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This is a very personal choice. You need to find a journal in a size you find comfortable, and you may also want to consider whether you wish to use a bound book, or a spiral bound book. Spiral bound books lie completely flat when opened and they cope better with items being glued into the books, such as feathers and photographs. You may find a bound book will struggle if you add in a lot of items that add to the thickness of the book.

The weight and texture of paper is important; choose paper that suits the media you use. Generally speaking, if you use a lot of coloured pencil, a smooth texture is best, whereas if you tend toward water colour, a ‘toothy’, rougher texture will cope better with all that lovely, juicy paint.

We are currently using the Leuchtturm 1917 sketchbooks in medium (A5). The paper is a decent weight, and very smooth, which is rather a contradiction as we tend to do a lot of our work in water colour. But I like the journals a lot, and we enjoy using them.

In the past we have used much cheaper journals with great success, so if possible, choose your journal in person; you will have the opportunity to touch the paper and feel the weight of the book in your hands.

I really recommend popping your nature journal in a strong ziplock bag. Accidents happen!

Water Colour Paints

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We tend to prefer watercolour in our journals. The girls use Winsor & Newton paints, I use a selection of Winsor & Newton and Daniel Smith paints. Winsome & Newton offer a smashing little travel set.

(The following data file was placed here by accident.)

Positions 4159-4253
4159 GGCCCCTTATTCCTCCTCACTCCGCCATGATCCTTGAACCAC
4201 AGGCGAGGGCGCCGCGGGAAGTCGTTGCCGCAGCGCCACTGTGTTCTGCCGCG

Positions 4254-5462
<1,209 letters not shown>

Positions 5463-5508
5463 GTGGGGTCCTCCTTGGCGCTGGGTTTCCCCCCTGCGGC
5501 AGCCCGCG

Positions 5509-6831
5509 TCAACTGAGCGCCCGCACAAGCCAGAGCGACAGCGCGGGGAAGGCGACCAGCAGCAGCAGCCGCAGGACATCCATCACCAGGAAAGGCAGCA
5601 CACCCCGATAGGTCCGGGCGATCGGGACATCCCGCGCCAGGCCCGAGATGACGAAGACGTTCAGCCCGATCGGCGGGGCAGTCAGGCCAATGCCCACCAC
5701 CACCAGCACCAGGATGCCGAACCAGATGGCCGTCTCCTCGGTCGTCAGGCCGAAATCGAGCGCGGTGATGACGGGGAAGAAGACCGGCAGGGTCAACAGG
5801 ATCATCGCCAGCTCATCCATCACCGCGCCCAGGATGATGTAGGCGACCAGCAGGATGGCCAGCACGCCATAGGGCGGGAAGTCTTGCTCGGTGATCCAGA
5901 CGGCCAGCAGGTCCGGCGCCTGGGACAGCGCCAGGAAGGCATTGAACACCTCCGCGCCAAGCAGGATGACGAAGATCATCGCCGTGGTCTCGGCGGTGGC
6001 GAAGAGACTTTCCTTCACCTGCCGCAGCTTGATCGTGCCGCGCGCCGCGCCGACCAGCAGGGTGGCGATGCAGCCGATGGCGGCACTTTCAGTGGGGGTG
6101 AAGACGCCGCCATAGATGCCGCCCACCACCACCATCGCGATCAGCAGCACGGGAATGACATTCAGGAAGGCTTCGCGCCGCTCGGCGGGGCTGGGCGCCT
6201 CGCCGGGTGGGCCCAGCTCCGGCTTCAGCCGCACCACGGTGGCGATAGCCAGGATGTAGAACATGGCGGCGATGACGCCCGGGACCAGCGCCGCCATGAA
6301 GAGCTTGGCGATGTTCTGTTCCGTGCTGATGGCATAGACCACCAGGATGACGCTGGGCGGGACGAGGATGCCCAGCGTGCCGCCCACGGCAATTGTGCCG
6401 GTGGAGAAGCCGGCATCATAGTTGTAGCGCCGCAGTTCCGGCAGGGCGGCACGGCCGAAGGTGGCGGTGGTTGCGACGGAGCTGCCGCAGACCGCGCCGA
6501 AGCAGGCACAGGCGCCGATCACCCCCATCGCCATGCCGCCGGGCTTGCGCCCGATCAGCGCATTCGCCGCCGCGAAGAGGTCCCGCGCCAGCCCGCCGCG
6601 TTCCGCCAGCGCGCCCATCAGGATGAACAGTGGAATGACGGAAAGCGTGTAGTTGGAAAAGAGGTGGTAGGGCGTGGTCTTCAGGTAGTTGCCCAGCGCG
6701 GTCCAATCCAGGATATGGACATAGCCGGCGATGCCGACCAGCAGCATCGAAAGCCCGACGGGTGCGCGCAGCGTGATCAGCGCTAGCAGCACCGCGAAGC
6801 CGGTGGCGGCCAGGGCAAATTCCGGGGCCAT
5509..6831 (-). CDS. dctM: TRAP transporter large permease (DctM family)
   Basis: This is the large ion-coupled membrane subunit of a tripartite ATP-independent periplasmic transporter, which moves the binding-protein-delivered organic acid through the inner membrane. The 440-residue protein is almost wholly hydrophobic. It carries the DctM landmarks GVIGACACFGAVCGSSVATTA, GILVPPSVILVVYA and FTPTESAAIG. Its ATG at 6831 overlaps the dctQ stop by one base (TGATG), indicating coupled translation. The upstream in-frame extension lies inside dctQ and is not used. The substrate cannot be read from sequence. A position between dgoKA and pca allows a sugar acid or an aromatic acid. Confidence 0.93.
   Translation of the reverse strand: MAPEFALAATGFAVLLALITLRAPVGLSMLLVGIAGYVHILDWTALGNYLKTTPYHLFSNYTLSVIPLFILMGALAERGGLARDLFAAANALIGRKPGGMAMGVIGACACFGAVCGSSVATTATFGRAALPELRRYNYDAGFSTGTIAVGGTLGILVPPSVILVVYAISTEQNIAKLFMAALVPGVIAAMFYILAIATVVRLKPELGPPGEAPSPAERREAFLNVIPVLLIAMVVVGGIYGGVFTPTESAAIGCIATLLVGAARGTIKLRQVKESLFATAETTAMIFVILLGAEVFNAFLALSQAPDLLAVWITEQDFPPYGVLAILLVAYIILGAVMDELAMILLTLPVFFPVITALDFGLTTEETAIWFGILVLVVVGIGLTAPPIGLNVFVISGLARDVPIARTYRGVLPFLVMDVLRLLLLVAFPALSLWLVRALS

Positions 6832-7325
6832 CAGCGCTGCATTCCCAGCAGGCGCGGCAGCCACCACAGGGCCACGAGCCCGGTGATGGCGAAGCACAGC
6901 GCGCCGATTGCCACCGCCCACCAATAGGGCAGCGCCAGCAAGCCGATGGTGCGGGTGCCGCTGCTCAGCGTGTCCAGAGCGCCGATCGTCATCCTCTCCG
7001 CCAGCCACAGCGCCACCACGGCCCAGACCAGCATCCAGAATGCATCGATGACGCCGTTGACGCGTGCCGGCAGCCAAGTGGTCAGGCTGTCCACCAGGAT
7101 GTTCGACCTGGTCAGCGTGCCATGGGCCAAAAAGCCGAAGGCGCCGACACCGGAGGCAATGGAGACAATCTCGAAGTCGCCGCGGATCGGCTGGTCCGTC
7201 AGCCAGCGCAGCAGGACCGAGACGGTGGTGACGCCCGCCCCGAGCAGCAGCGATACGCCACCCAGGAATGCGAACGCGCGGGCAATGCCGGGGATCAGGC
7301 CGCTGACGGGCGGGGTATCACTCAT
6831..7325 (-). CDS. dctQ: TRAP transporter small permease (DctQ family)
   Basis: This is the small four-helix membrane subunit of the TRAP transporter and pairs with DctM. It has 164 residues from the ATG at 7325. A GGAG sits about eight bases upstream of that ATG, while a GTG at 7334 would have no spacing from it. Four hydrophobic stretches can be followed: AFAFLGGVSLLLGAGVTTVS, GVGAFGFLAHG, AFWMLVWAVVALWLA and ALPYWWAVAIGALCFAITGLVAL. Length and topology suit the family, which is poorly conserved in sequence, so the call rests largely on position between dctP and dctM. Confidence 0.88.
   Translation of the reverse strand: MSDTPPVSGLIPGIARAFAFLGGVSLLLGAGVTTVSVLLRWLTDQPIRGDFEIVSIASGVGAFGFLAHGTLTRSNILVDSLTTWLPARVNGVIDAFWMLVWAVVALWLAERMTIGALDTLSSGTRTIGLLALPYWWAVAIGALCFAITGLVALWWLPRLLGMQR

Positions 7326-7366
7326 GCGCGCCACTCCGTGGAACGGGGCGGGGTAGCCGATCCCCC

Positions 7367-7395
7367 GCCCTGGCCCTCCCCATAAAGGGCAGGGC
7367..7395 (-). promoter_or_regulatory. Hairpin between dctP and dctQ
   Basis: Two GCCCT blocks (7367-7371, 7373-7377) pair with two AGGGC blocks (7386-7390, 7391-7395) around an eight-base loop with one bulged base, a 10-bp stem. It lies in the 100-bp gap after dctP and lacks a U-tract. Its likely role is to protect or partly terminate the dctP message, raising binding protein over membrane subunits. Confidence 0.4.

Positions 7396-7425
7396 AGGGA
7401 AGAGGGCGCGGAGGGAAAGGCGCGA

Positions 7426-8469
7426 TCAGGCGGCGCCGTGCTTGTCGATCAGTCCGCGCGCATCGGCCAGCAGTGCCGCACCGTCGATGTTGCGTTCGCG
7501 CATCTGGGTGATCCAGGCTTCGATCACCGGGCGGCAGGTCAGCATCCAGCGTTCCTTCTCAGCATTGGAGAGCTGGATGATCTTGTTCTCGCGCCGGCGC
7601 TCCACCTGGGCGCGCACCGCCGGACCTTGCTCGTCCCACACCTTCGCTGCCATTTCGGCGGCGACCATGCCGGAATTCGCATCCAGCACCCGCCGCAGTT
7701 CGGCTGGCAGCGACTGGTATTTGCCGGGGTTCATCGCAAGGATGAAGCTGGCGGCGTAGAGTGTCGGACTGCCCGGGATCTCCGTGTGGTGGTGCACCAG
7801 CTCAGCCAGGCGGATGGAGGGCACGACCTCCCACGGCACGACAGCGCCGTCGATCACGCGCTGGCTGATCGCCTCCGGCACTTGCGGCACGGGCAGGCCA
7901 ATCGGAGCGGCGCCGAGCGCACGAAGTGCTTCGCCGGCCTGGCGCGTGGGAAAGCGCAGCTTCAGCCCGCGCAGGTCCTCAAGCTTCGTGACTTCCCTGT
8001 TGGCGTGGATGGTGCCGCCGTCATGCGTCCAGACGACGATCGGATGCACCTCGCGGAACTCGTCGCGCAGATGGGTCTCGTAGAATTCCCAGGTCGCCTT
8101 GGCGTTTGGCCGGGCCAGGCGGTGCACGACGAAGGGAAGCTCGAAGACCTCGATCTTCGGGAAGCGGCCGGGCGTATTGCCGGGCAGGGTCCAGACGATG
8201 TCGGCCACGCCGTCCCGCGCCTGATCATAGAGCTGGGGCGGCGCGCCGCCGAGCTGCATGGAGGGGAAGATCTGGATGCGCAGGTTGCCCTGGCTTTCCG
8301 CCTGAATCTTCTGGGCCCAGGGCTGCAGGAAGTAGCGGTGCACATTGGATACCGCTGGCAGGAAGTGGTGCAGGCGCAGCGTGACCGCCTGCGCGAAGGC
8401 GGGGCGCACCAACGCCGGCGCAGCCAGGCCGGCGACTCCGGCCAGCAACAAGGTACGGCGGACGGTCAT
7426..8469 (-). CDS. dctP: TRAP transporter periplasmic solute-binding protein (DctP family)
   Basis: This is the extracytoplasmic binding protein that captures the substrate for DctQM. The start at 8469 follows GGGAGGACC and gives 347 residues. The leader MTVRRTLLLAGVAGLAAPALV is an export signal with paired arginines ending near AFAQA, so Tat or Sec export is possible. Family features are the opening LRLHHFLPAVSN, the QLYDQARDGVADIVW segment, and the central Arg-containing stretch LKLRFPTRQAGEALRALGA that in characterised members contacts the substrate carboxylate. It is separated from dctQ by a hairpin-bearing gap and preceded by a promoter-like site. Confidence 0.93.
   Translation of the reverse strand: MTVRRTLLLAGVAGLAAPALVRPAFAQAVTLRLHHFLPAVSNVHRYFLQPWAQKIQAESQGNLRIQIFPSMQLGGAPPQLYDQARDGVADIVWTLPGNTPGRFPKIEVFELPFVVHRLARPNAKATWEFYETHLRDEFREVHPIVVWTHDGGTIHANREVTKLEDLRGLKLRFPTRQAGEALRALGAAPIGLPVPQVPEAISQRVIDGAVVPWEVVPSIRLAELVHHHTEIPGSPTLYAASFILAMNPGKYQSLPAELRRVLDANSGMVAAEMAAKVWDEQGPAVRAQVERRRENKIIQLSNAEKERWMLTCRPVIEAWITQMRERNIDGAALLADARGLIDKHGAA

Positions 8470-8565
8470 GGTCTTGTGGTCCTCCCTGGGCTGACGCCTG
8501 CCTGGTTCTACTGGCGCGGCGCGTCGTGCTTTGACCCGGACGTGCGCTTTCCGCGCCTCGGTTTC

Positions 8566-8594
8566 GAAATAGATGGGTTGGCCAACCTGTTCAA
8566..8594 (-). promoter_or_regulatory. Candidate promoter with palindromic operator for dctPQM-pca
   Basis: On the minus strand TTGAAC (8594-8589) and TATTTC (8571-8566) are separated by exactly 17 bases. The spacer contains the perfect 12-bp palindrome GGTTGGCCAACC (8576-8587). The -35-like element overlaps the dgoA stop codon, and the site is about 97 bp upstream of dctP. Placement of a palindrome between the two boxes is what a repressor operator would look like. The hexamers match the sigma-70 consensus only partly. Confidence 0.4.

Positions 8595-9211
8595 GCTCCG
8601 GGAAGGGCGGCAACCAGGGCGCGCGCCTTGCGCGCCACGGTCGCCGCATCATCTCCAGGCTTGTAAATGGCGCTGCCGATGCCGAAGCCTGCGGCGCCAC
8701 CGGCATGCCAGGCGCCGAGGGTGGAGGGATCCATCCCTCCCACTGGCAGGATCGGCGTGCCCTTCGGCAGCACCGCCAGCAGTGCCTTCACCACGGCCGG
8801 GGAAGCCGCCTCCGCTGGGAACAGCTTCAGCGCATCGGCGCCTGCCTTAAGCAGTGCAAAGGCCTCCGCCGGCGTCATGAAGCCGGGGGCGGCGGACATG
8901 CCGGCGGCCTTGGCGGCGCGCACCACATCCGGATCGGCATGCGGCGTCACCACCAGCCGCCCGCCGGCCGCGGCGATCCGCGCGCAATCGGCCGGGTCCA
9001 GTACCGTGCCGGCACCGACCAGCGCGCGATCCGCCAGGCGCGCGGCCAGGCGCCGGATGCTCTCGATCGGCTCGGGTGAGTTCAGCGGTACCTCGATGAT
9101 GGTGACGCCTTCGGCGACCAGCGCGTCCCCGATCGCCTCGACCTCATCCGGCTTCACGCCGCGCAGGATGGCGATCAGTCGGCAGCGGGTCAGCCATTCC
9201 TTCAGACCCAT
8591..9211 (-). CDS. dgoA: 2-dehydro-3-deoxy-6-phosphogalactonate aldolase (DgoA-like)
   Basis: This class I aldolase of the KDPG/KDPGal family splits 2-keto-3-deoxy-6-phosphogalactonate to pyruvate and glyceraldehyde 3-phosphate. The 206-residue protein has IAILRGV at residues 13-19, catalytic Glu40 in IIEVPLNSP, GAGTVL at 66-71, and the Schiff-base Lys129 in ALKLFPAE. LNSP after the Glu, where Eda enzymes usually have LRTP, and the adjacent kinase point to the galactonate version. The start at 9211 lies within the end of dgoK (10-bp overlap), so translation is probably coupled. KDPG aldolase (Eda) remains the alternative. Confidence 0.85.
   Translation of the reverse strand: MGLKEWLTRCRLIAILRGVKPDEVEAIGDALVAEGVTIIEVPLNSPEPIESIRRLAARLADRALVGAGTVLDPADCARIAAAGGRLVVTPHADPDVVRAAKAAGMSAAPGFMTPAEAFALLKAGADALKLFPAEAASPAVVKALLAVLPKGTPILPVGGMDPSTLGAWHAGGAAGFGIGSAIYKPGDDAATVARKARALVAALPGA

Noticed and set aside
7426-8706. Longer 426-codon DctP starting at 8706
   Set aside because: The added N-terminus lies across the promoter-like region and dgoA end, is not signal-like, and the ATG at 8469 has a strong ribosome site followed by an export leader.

Above, you can see my paint tin along with a little swatch card that I made to help me remember my colours, as they look so very different in the palette.

Brushes

When nature journaling, I really recommend water brushes. Such a clever invention, you simply unscrew the brush part, fill up the barrel with clean water, screw the brush back on nice and tightly, and you are all set! You squeeze the barrel lightly and this releases a little water into the bristles. No need to take jars of water out with you for nature study! When you wish to clean the brush, simply squeeze to release a little water, and wipe the bristles on a clean tissue. Genius!

Coloured Pencils

Stay away from hard, brittle pencils and choose ones with soft, creamy leads instead. This way you will get glorious colour and coverage. Experiment by layering your colours to get the rich hues that are found in nature.

I use Prismacolor pencils, they are beautiful, but, must be used with caution as they are so soft and creamy, they are extremely fragile. They are also very expensive. Mine were bought for me several years ago as a gift and they are still going stong. For my girls, I bought the Staedtler Ergosoft pencils. Still a lovely colour ‘pay-off’ but much stronger lead, and so much cheaper too.

A Mechanical Pencil

These can be picked up very cheaply; they negate the need for a pencil sharpener and usually have an eraser on the end too.

A Jeweller’s Loope

A smashing tool for nature study; small and light-weight, a loope will allow you get really close up to your specimen and to engage with it on a whole new level.

A Bug Box

We have used well-rinsed yoghurt pots in the past, but a special bug box with a magnifying glass in the lid is extra-special :)

Paper bags

For collecting other specimens, such as a feather, a fungus, or a few leaves.

A good, local field guide

I am in England, and I use this one a lot.

Handsanitiser

Sunscreen

A Penknife

Handy for cutting off small sample branches and such

A Torch

I know…sounds OTT? Let me tell you about the afternoon we went for a winter woodland walk, became completely absorbed, and suddenly realised it was dark! That torch was very useful!

A Water-bottle And Snacks

To keep up the energy of your wee naturalists!

A Mini First Aid-Kit

A few plasters, antiseptic spray, and something to treat bites and stings.

Something To Carry It All In

I carry my own stuff in a backpack. For the girls, I have found those insulated lunch bags really useful. Something like this.

These are the basic items we take out on most nature walks. Please share with me in the comments below what you consider to be your nature study essentials.